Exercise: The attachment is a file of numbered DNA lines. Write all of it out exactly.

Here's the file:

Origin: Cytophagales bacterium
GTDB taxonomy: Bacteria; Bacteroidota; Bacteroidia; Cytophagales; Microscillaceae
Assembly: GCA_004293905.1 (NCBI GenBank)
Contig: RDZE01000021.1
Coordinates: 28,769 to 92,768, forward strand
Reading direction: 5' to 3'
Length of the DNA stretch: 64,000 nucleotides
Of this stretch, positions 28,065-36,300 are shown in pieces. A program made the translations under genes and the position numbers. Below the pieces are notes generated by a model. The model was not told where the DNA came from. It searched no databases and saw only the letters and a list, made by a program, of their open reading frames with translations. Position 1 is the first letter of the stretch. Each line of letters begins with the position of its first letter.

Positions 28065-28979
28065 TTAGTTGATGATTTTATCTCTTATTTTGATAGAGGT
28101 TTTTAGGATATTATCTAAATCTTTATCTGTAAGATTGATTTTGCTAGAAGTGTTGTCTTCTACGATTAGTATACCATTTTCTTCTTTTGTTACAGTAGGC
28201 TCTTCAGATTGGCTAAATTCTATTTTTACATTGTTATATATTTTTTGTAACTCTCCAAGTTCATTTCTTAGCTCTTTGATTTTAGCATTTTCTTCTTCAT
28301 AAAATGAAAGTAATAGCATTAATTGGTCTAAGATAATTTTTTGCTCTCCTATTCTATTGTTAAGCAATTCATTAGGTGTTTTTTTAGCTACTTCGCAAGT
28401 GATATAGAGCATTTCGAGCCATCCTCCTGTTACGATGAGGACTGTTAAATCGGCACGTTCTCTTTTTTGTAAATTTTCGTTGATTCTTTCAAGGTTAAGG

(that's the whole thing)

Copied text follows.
Origin: Cytophagales bacterium
GTDB taxonomy: Bacteria; Bacteroidota; Bacteroidia; Cytophagales; Microscillaceae
Assembly: GCA_004293905.1 (NCBI GenBank)
Contig: RDZE01000021.1
Coordinates: 28,769 to 92,768, forward strand
Reading direction: 5' to 3'
Length of the DNA stretch: 64,000 nucleotides
Of this stretch, positions 28,065-36,300 are shown in pieces. A program made the translations under genes and the position numbers. Below the pieces are notes generated by a model. The model was not told where the DNA came from. It searched no databases and saw only the letters and a list, made by a program, of their open reading frames with translations. Position 1 is the first letter of the stretch. Each line of letters begins with the position of its first letter.

Positions 28065-28979
28065 TTAGTTGATGATTTTATCTCTTATTTTGATAGAGGT
28101 TTTTAGGATATTATCTAAATCTTTATCTGTAAGATTGATTTTGCTAGAAGTGTTGTCTTCTACGATTAGTATACCATTTTCTTCTTTTGTTACAGTAGGC
28201 TCTTCAGATTGGCTAAATTCTATTTTTACATTGTTATATATTTTTTGTAACTCTCCAAGTTCATTTCTTAGCTCTTTGATTTTAGCATTTTCTTCTTCAT
28301 AAAATGAAAGTAATAGCATTAATTGGTCTAAGATAATTTTTTGCTCTCCTATTCTATTGTTAAGCAATTCATTAGGTGTTTTTTTAGCTACTTCGCAAGT
28401 GATATAGAGCATTTCGAGCCATCCTCCTGTTACGATGAGGACTGTTAAATCGGCACGTTCTCTTTTTTGTAAATTTTCGTTGATTCTTTCAAGGTTAAGG